The very title of the program, the repeated references to families added in 1962, Pub.L. 87—543, § 104(a)(3), 76 Stat. 185, and the words of the preamble quoted above, show that Congress wished to help children through the family structure. The operation of the statute itself has this effect. From its inception the Act has defined 'dependent child' in part by reference to the relatives with whom the child lives.9 When a 'dependent child' is living with relatives, then 'aid' also includes payments and medical care to those relatives, including the spouse of the child's parent. 42 U.S.C. § 606(b) (1964 ed., Supp. IV). Thus, as the District Court noted, the amount of aid 'is * * * computed by treating the relative, parent or spouse of parent as the case may be, of the 'dependent child' as a part of the family unit.' 297 F.Supp., at 455. Congress has been so desirous of keeping dependent children within a family that in the Social Security Amendments of 1967 it provided that aid could go to children whose need arose merely from their parents' unemployment, under federally determined standards, although the parent was not incapacitated. 42 U.S.C. § 607 (1964 ed., Supp. IV).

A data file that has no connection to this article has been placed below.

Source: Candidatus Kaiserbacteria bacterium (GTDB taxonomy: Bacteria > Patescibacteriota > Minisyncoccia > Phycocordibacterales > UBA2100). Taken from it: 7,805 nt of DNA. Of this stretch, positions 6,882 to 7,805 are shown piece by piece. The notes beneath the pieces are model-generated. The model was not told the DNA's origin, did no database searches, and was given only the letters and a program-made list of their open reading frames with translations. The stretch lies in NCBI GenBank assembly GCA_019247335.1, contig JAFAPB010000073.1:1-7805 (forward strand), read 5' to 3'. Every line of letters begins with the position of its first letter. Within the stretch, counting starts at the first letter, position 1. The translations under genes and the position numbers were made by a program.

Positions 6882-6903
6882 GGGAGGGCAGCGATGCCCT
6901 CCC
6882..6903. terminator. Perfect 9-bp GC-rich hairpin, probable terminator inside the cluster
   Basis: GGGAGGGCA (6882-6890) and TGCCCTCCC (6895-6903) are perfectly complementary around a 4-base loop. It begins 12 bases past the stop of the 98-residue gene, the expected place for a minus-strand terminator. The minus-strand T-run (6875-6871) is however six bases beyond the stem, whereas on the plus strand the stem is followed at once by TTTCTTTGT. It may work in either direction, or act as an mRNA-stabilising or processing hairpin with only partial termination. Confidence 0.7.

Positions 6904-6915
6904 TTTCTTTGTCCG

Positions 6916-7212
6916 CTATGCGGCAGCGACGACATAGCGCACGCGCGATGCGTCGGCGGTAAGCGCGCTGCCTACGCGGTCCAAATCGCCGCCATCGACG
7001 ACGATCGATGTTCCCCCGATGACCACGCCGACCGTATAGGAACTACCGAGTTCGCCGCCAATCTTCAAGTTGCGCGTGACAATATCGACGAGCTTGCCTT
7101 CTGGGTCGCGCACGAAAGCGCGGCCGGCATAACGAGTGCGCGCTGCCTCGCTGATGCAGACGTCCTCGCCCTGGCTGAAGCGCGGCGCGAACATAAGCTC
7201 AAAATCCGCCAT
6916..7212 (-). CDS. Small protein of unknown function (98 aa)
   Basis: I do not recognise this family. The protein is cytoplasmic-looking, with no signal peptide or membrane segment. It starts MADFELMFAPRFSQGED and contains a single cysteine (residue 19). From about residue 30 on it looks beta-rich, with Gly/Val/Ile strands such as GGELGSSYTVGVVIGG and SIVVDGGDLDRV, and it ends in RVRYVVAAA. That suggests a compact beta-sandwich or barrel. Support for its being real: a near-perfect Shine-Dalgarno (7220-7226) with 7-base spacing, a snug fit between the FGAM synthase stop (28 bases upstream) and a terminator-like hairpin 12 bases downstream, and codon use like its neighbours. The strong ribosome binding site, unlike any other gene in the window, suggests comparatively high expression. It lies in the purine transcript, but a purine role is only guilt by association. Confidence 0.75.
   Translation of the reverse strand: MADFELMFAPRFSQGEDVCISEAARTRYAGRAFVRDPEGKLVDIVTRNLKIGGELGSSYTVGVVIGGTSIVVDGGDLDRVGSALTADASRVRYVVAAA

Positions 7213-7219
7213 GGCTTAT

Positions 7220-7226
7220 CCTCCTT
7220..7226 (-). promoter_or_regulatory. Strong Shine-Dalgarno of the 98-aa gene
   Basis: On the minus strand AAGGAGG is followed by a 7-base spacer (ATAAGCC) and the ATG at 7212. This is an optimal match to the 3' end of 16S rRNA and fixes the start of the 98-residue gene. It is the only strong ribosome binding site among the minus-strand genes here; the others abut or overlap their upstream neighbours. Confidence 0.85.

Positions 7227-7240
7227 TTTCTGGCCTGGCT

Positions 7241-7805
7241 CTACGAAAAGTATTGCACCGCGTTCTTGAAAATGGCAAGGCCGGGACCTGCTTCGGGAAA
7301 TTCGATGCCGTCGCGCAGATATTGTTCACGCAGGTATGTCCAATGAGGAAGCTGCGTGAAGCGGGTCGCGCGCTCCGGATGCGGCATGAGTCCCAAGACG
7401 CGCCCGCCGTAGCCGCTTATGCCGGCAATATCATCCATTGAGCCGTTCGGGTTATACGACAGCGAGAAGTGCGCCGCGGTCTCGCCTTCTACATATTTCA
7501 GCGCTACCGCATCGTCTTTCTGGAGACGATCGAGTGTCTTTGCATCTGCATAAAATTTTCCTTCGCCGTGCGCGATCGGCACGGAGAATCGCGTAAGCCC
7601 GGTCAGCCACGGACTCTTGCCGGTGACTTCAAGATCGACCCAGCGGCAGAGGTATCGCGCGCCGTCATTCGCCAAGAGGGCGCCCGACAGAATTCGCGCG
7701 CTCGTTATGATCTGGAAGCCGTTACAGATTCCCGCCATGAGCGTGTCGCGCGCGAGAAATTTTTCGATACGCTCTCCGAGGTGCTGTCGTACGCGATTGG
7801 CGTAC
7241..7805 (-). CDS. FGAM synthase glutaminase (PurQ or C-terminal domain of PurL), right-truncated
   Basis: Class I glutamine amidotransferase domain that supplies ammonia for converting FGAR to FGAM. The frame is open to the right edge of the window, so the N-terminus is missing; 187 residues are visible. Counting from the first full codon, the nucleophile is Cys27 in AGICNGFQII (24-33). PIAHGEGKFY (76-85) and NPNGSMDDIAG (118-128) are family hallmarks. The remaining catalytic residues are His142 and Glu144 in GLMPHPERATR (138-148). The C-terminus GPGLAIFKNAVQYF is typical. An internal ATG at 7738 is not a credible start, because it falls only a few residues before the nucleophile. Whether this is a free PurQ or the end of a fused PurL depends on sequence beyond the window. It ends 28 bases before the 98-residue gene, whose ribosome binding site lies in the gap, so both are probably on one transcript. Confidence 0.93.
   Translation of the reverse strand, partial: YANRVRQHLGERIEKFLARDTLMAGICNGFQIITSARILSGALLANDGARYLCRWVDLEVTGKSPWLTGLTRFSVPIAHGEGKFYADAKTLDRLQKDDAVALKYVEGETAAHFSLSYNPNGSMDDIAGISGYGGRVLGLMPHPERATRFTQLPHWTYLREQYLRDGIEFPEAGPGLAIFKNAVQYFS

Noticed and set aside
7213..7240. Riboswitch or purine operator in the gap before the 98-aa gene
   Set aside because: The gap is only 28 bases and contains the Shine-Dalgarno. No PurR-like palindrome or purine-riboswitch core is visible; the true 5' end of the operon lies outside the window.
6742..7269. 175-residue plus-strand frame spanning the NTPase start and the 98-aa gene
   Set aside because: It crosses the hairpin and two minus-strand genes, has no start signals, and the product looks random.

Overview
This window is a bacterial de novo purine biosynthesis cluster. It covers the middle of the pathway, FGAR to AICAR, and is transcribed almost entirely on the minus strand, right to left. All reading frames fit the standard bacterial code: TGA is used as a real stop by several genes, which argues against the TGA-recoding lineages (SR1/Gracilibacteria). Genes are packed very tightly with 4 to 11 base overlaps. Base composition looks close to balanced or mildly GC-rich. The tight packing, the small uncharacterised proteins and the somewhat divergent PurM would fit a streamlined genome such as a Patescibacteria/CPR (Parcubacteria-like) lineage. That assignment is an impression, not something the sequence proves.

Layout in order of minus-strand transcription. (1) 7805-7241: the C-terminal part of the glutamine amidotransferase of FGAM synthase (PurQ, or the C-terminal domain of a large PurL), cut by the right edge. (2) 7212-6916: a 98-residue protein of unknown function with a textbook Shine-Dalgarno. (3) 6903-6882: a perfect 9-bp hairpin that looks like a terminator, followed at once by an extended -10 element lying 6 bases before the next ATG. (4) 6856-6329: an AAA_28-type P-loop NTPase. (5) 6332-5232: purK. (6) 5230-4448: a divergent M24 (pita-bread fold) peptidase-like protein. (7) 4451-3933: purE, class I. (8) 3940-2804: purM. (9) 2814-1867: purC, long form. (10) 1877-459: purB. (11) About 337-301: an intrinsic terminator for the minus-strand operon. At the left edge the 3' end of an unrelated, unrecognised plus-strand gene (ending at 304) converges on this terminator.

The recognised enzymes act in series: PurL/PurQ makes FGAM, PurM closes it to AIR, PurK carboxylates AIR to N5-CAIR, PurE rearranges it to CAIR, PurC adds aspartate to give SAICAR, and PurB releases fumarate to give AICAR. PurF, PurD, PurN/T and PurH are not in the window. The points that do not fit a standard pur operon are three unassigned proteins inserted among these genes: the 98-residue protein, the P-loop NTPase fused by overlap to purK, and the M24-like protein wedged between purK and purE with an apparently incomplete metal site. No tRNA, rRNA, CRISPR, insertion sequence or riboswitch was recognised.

The States must respond to this federal statutory concern for preserving children in a family environment. Given Maryland's finite resources, its choice is either to support some families adequately and others less adequately, or not to give sufficient support to any family. We see nothing in the federal statute that forbids a State to balance the stresses that uniform insufficiency of payments would impose on all families against the greater ability of large families—because of the inherent economies of scale—to accommodate their needs to diminished per capita payments. The strong policy of the statute in favor of preserving family units does not prevent a State from sustaining as many families as it can, and providing the largest families somewhat less than their ascertained per capita standard of need.10 Nor does the maximum grant system necessitate the...